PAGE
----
This article was written by Ulla-Alexandra Mattl, with the contributions of Pauline Boivin, Andrew Todd and Brikena Xhomaqi as co-authors. It was originally published on the blog of the European Entrepreneurship Hub
“I am almost 18 and I have no idea about taxes, rent or insurance. But, I can analyse a poem. In 4 languages.” This tweet by the 17-year-old Naina sparked a debate in 2015 about the relevance of what students are learning in the classroom. Today, this debate is more important than ever if students are to obtain the skills and knowledge needed to be successful in the 21st Century.
A different perspective on entrepreneurship education
As Europe faces numerous challenges, such as unemployment and the transformation of the world of work, the modernisation of education systems has become a hot topic. Reforms often fail because of strong cultural and structural resistance of traditional systems towards change in teaching methods and learning content. On the other hand, there is growing evidence-based knowledge combined with success stories on innovative ways of teaching and learning. While both aim to foster the ability of learners to thrive in their personal and professional lives, the traditional and modern conceptions differ in their view of what education should teach us and how. The first one is focused on academic knowledge and basic skills (literacy, science), whereas the new approach also covers transversal, so-called “soft skills” (e.g. interpersonal skills, problem solving). Traditional education concepts based on knowledge acquisition and the reproduction model “where there is one classroom, one teacher, one class, and one subject at a time”, are being increasingly questioned.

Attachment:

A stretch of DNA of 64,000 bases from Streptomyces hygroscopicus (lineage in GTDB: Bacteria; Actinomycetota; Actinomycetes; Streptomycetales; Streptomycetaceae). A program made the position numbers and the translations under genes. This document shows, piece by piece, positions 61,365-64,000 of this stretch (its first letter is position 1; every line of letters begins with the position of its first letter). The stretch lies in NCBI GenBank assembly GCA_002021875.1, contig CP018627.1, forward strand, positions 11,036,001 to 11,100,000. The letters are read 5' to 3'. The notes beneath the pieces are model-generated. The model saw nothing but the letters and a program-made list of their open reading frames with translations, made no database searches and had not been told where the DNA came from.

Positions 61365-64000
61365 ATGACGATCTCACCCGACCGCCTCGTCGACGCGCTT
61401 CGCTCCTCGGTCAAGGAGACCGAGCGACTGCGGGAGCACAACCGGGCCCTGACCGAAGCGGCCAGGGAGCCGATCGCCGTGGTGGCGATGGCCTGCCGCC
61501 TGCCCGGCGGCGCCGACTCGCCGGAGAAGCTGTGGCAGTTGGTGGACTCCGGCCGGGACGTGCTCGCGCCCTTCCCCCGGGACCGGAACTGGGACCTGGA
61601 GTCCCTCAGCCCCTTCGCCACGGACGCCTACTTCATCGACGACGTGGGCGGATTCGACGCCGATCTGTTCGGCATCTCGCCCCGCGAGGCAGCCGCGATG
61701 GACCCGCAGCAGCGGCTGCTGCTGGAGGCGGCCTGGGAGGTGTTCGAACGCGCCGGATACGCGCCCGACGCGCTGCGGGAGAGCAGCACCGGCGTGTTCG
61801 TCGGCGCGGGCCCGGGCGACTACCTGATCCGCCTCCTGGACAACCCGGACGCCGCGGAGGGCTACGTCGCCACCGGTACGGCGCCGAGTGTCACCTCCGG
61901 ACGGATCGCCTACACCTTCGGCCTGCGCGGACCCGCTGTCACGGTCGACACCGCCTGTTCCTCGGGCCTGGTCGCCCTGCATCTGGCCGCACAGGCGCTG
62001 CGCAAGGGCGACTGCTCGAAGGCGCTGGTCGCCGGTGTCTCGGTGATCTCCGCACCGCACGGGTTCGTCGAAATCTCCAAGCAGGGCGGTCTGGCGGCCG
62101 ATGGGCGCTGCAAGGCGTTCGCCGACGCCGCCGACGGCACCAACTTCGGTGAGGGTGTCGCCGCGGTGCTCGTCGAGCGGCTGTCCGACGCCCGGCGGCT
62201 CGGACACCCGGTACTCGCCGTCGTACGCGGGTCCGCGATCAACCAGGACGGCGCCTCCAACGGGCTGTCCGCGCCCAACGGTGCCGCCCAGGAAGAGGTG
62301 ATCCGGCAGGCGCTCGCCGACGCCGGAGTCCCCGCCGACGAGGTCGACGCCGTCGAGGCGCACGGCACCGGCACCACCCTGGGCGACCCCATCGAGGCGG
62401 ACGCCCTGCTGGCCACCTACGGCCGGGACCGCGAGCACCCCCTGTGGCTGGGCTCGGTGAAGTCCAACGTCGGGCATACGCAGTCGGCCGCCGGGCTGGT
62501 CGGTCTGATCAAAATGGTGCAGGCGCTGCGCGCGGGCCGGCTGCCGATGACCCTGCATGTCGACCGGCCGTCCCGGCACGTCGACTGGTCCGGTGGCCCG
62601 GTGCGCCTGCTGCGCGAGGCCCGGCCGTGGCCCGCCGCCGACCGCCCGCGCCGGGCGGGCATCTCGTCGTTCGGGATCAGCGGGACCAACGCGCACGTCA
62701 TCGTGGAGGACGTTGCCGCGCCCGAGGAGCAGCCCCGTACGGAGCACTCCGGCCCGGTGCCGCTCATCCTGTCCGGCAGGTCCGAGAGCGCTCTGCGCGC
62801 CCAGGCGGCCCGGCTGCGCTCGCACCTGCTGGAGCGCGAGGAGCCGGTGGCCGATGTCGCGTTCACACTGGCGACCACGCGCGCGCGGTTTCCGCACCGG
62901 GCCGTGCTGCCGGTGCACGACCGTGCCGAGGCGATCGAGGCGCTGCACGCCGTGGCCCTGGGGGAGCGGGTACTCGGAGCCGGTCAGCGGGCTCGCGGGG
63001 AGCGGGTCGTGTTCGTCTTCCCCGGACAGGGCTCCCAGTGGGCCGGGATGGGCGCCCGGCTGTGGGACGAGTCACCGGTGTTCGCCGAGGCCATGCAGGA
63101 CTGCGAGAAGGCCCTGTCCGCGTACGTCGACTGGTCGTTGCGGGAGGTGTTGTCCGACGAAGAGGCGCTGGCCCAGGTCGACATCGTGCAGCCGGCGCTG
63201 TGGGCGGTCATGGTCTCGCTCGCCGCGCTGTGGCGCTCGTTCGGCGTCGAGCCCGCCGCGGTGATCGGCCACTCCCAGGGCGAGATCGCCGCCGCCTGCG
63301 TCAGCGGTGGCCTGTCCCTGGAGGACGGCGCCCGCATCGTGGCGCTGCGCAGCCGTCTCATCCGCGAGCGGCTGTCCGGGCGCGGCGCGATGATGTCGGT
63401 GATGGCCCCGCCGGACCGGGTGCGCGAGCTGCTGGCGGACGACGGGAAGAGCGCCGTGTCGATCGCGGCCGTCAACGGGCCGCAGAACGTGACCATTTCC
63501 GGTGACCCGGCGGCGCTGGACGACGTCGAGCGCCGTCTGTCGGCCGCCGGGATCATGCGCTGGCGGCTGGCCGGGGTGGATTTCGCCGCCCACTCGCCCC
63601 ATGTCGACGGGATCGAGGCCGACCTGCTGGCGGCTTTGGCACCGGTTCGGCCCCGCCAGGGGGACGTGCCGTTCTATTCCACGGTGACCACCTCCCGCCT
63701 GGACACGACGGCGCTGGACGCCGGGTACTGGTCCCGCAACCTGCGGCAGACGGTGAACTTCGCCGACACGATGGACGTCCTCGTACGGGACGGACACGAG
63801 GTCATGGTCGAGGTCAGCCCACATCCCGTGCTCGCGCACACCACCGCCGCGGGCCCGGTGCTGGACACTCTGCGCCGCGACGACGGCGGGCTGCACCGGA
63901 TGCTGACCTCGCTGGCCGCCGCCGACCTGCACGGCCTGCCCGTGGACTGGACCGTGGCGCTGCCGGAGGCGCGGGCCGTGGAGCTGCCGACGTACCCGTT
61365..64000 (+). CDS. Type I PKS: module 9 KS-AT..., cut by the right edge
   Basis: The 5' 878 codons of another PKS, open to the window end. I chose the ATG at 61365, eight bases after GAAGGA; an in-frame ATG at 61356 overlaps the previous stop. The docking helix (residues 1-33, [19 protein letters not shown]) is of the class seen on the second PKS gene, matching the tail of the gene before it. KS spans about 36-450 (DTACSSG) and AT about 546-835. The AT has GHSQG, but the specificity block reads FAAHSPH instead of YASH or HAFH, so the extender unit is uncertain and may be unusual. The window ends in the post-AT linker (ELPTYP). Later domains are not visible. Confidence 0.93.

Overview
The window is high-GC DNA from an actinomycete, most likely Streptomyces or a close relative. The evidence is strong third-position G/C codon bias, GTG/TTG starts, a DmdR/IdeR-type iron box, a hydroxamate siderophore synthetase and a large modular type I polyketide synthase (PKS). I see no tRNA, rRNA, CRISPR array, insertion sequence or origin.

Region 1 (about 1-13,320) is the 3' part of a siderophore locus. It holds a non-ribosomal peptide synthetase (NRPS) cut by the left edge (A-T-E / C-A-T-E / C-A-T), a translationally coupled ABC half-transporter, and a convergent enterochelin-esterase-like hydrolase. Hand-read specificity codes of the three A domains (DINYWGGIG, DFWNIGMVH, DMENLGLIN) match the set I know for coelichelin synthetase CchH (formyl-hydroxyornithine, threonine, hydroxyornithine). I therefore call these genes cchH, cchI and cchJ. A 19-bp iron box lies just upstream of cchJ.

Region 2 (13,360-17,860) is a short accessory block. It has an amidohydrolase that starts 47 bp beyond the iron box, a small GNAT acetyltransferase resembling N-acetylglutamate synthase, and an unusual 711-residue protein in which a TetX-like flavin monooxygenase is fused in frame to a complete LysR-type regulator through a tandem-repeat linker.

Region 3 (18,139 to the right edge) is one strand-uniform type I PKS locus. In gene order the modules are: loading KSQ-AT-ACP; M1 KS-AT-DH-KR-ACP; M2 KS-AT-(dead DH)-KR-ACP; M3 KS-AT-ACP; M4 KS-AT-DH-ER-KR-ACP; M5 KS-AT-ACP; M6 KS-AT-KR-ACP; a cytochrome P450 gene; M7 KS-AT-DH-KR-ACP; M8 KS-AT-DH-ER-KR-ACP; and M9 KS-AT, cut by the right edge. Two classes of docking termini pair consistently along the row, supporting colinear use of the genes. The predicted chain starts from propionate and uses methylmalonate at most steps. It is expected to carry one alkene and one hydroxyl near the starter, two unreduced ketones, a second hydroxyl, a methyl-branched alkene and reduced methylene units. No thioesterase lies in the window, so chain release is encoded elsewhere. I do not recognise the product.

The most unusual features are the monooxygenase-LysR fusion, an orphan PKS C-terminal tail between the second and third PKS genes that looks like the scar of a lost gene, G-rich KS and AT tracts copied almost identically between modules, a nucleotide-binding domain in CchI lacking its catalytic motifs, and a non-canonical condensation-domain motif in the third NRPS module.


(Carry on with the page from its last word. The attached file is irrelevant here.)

To learn how to entreprendre (French verb for “undertake”) not only means to be able to start a business, but also describes a set of attitudes and aptitudes. Because of that, entrepreneurship education is now widely promoted by the European Union through policy guidance and project funding. In the European reference framework, ‘Entrepreneurship and a sense of initiative’ is considered as one of eight key competences for lifelong learning. Indeed, beside added value in terms of skills and competences, fostering entrepreneurship education contributes to more business creation, innovation and aspirations for self-employment. In this sense, the challenge is trans-sectoral and should be tackled at the EU level through a collaborative approach in the fields of employment, enterprise, research and education (cf. EC, COM, Skills Agenda, 2016). Consequently, schools and educational institutions should re-think the competences and knowledge students need to succeed in work and life as well as the necessary support systems for embracing change in the 21st century.
A more balanced learning between ‘knowledge acquisition’ and ‘know-how development’